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Vladimir Putin orders Russia's military to expand ranks by 137,000 from 2023

Russian President Vladimir Putin (Sputnik, Kremlin Pool Photo via AP)
Associated Press Reporters

Russian President Vladimir Putin has ordered his military to increase the size of the country’s armed forces by 137,000 amid Moscow’s invasion of Ukraine.

Mr Putin’s decree signed on Thursday did not explain whether the military will increase its ranks by drafting a bigger number of conscripts, increasing the number of volunteer soldiers or using a combination of both.

The presidential decree seeks to boost the number of Russian armed forces’ personnel to 2,039,758 overall, including 1,150,628 servicemen.

A previous order put the military’s numbers at 1,902,758 and 1,013,628 respectively at the start of 2018.

The Kremlin has said that only volunteer contract soldiers take part in what it calls the “special military operation” in Ukraine, rejecting claims that it was considering a broad mobilisation.

Russian media and non-governmental organisations say Russian authorities have sought to bolster the number of troops involved in the military action in Ukraine by attracting more volunteers, engaging private military contractors and even offering amnesty to some prisoners in exchange for a tour of military duty.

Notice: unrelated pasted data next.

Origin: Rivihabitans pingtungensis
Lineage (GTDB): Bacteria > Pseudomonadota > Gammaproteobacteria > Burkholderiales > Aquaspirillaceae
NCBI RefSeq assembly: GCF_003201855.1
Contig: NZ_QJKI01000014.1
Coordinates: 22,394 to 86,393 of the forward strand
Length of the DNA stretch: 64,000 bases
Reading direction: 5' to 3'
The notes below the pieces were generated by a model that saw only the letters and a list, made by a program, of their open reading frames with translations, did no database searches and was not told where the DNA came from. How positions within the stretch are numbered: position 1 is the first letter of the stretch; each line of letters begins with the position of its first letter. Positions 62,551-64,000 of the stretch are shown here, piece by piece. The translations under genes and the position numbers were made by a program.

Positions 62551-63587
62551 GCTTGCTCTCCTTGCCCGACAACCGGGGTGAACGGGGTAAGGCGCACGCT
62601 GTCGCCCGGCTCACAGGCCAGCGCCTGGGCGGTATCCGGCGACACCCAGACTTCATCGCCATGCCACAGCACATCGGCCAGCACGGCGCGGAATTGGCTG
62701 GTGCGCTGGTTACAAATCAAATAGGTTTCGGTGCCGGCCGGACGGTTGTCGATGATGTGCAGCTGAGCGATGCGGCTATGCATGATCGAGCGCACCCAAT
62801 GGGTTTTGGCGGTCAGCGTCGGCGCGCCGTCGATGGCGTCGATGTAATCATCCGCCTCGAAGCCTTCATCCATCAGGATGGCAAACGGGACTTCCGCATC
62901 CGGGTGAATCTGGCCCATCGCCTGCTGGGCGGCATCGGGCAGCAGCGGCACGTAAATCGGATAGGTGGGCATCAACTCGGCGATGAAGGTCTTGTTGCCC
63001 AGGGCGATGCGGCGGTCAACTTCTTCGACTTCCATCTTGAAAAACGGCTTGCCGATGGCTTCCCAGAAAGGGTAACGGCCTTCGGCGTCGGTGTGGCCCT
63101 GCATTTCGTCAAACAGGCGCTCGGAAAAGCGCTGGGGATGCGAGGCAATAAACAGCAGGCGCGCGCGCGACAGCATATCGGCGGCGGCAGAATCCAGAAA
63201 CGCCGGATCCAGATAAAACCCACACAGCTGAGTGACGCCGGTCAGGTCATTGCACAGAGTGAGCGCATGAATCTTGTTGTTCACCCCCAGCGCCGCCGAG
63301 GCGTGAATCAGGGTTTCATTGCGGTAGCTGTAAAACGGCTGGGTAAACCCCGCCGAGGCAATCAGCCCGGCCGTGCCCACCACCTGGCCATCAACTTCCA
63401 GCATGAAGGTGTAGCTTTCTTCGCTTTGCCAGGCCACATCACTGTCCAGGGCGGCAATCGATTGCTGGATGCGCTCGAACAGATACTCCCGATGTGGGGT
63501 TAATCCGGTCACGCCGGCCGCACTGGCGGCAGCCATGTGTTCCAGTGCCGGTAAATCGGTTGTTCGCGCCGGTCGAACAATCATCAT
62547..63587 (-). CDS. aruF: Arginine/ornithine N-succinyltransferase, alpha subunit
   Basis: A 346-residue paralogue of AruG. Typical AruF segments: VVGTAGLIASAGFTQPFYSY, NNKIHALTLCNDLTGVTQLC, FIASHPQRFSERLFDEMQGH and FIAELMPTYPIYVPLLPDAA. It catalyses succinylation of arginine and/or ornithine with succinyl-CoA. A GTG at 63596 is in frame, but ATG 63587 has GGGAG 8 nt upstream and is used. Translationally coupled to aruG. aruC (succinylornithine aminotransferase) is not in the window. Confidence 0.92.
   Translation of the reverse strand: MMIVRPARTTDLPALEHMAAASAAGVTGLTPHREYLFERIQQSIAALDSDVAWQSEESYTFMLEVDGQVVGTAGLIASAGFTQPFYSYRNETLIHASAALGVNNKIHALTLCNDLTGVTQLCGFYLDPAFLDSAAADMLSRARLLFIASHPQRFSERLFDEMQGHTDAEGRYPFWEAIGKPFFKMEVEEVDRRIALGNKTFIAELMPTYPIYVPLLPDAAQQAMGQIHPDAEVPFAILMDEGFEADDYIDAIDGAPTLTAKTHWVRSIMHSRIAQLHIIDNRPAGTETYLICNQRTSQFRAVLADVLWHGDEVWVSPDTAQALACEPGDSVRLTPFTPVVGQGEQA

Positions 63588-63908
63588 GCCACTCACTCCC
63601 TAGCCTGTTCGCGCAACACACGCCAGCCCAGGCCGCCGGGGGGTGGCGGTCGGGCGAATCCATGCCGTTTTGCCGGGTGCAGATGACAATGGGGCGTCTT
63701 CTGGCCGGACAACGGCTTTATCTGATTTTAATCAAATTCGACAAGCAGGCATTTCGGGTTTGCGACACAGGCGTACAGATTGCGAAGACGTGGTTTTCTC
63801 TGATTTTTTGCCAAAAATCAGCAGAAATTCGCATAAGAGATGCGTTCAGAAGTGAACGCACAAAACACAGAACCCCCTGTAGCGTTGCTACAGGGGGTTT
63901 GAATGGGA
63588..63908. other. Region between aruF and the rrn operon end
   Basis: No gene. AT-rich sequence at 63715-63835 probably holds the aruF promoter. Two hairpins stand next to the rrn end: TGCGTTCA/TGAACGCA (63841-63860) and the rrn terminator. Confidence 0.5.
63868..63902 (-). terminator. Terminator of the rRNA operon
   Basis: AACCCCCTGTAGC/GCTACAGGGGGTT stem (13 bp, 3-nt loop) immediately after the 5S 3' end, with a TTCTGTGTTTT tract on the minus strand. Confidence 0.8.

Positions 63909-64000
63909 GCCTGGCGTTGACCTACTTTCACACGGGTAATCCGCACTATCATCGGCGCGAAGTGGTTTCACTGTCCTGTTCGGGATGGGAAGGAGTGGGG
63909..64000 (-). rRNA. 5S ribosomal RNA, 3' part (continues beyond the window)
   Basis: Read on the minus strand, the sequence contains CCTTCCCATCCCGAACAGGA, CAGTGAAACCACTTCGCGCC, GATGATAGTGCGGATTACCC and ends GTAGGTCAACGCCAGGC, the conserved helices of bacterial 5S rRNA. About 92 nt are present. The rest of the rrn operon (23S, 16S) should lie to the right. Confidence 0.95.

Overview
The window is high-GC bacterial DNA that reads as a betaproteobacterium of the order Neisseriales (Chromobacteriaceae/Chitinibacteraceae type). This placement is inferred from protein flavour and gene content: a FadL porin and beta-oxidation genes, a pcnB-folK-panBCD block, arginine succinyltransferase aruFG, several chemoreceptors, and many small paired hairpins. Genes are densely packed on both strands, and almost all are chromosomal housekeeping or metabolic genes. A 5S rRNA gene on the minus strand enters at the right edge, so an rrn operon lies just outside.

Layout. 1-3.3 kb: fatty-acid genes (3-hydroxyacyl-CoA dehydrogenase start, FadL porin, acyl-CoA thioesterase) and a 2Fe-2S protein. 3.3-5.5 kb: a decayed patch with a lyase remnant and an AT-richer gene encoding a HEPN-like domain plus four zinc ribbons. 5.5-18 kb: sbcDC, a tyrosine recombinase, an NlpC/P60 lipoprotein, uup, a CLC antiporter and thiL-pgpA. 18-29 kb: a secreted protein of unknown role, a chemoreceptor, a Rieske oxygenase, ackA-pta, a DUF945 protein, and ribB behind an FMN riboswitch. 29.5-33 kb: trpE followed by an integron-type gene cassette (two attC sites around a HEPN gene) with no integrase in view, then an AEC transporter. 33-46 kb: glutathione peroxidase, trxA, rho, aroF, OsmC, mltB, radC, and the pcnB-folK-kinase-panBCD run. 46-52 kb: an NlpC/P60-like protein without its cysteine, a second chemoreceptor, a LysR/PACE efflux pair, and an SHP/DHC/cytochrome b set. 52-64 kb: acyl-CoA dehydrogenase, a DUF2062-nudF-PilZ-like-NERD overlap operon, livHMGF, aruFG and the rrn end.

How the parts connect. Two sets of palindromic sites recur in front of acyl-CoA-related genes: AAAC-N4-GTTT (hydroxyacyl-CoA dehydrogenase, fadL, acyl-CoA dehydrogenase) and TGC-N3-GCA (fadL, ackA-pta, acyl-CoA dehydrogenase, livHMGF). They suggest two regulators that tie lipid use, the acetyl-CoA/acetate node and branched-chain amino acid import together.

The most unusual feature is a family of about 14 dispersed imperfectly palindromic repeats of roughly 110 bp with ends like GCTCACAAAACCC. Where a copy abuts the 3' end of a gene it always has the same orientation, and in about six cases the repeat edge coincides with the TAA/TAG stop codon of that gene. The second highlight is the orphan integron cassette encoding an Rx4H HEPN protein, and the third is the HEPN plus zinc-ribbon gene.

All Russian men aged 18-27 must serve one year in the military, but a large share avoid the draft for health reasons or deferments granted to university students. The share of men who avoid the draft is particularly big in Moscow and other major cities.

The Russian military rounds up draftees twice a year, during the spring and in the fall. Putin ordered the drafting of 134,500 conscripts during the latest spring draft.

In recent years, the Kremlin has emphasised increasing the share of volunteer contract soldiers as it sought to modernise the army and improve its readiness.

Before the Kremlin sent troops into Ukraine, the Russian military had over 400,000 contract soldiers, including 147,000 in the ground forces.

Military observers have noted that if the campaign in Ukraine drags on, those numbers could be clearly insufficient to sustain the operations in Ukraine, which has declared a goal of forming a million-strong military.

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